For instance, Kevin Carter’s Pulitzer Prize-winning photograph of a Sudanese child and a vulture reached a great fame and has been used by charity organizations for fundraising campaigns about poverty. In March 1993, Kevin Carter took the iconic photograph of a Sudanese child who stalked by a vulture sold to the New York Times and was carried in many other newspapers around the world. The photo was so stunning and many people contacted the newspaper to question the questioned the fate of the child, yet, Carter had no answer. With the success of the image came a lot of controversy, an article printed in 1994 in the St Petersburg Times commented on the morality of Carter’s actions and the photograph has been critised as poverty porn, ‘the man adjusting his lens to take just the right frame of her suffering might just as well be a predator, another vulture on the scene,’ (Stamets cited in Ricchiardi, 1999). To this end, Kevin Carter committed suicide. Overall, many criticism have been made but the photograph positively and negatively, as well as the moral dilemma about the photograph. Yet one thing is clear that the photograph was the poverty porn.
All in all, in this paper, I have tried to show how poverty is represented in the media by examining media images of the poor and the prevalence of pornography of poverty on Turkish television. First, I have focused on the relation among the media, representation and poverty to show how poverty is represented ideologically and politically by mainstream media in Turkey. In the following analysis, to get a complete picture, I have referred to the historical background of charity programmes in Turkey. Since my particular focus was the programme, namely, Evim Şahane, I have examined how poverty is represented in this programme. Even though, the programme individualizes the poverty through detaching it from its political and ideological reasons, it gives voice to the poor who made invisible by the media. However, as Erdoğan (2002) expresses, to make the poor talk in front of the cameras does not mean to expose the “real” and “authentic” voice of the poor.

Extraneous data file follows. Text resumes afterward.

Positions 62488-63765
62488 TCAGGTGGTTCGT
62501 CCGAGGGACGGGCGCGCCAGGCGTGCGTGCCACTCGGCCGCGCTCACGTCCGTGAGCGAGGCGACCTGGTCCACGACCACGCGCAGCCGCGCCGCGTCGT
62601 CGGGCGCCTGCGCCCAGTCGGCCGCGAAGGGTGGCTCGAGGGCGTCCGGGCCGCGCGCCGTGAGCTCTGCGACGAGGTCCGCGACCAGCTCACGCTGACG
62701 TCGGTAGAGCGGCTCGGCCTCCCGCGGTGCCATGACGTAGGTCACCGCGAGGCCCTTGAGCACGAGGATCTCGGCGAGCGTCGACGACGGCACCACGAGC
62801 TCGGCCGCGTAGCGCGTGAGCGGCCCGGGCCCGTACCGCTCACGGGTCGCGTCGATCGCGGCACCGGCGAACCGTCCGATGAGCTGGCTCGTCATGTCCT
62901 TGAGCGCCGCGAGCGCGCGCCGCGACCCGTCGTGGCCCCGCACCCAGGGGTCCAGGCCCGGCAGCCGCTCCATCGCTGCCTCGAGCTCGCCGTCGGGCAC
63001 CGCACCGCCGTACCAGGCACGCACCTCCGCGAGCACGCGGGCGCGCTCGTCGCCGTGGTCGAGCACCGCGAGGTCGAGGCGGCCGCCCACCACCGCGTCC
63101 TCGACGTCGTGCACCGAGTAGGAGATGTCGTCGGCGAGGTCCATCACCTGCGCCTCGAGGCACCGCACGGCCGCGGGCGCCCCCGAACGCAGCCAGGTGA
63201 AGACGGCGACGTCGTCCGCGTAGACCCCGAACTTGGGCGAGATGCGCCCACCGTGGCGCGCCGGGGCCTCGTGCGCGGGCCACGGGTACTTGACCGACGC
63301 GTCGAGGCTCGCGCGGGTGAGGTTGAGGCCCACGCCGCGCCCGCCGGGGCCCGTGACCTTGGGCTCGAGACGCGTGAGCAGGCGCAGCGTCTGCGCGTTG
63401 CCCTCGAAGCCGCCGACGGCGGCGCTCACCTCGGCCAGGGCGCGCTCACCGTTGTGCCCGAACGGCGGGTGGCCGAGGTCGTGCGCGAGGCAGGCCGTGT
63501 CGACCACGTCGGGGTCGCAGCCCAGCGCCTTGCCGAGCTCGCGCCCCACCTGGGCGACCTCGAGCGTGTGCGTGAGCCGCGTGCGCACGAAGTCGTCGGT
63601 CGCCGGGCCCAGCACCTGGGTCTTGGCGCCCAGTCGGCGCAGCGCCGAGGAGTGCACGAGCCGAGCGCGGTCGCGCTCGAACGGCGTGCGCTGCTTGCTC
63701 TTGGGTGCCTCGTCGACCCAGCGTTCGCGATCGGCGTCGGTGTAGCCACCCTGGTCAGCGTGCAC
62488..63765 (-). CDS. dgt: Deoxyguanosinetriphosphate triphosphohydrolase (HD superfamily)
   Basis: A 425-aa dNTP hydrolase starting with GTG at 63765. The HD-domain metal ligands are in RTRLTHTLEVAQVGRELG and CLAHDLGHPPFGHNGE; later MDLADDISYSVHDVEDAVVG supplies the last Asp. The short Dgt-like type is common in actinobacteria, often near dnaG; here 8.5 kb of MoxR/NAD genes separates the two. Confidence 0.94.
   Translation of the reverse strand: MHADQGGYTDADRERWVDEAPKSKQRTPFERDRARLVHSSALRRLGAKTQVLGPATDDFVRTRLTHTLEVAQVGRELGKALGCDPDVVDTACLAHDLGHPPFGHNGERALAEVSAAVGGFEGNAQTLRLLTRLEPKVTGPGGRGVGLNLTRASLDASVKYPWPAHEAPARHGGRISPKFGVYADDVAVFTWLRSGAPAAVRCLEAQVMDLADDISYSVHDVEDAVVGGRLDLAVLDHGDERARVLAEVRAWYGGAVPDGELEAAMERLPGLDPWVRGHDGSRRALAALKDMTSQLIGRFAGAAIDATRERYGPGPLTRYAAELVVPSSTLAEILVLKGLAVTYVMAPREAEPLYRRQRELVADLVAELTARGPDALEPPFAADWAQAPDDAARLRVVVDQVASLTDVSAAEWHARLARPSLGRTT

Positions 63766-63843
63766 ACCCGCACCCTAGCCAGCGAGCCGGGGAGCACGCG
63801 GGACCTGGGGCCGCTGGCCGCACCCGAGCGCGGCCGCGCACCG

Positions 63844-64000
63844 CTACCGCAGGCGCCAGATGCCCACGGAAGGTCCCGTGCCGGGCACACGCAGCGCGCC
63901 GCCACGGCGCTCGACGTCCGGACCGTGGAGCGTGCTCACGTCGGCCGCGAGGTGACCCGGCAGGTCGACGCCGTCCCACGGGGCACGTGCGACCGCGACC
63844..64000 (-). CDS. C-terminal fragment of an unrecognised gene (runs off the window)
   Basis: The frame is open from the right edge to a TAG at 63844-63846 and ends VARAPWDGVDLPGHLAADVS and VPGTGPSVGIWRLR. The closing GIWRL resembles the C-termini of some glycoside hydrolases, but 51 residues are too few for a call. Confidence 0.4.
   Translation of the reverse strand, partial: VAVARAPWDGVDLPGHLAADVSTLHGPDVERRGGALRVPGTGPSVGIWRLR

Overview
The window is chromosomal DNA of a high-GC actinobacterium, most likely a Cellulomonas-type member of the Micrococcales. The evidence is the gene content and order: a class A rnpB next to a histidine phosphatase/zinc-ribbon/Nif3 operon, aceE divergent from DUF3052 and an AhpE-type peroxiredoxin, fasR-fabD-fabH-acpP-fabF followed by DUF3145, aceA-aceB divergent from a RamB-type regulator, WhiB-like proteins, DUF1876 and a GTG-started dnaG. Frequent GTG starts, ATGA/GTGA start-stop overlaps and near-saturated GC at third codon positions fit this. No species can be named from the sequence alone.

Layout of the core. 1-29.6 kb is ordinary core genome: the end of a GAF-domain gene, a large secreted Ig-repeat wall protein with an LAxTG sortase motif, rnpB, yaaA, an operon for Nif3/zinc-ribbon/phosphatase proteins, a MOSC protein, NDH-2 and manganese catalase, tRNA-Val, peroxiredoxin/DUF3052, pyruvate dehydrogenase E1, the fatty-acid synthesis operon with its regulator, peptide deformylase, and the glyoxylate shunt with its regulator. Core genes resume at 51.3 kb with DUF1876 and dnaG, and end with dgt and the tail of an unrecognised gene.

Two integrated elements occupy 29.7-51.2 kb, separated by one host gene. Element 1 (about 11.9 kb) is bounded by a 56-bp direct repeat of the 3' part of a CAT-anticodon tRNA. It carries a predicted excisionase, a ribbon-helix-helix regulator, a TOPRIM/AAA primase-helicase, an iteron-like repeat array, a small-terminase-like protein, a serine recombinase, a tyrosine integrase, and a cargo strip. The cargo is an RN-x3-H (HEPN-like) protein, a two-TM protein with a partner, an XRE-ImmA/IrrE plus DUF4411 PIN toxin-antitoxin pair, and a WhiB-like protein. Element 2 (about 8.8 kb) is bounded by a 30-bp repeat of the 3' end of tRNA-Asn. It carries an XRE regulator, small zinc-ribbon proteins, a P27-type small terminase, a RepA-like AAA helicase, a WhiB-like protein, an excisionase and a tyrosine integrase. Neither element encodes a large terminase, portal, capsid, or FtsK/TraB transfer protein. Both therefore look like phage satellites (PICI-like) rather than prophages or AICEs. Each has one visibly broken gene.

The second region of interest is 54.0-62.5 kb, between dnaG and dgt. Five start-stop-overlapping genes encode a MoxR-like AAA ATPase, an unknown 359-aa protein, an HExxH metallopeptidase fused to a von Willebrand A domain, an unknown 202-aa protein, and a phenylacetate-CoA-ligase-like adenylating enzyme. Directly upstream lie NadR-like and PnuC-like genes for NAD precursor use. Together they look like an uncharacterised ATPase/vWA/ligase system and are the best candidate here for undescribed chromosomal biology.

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 Althusser argues that there are in fact two kinds of State apparatuses: the Repressive State Apparatus and the Ideological State Apparatus. The former includes the “institutions” of the Government, the Administration, the Army, the Police, the Courts, the Prisons, etc. The latter includes the religious ISA (the system of the different Churches), the educational such as school, the family, the legal, political, cultural and finally the media (press, radio and television, etc.
 For more information: http://www.denizfeneri.org.tr/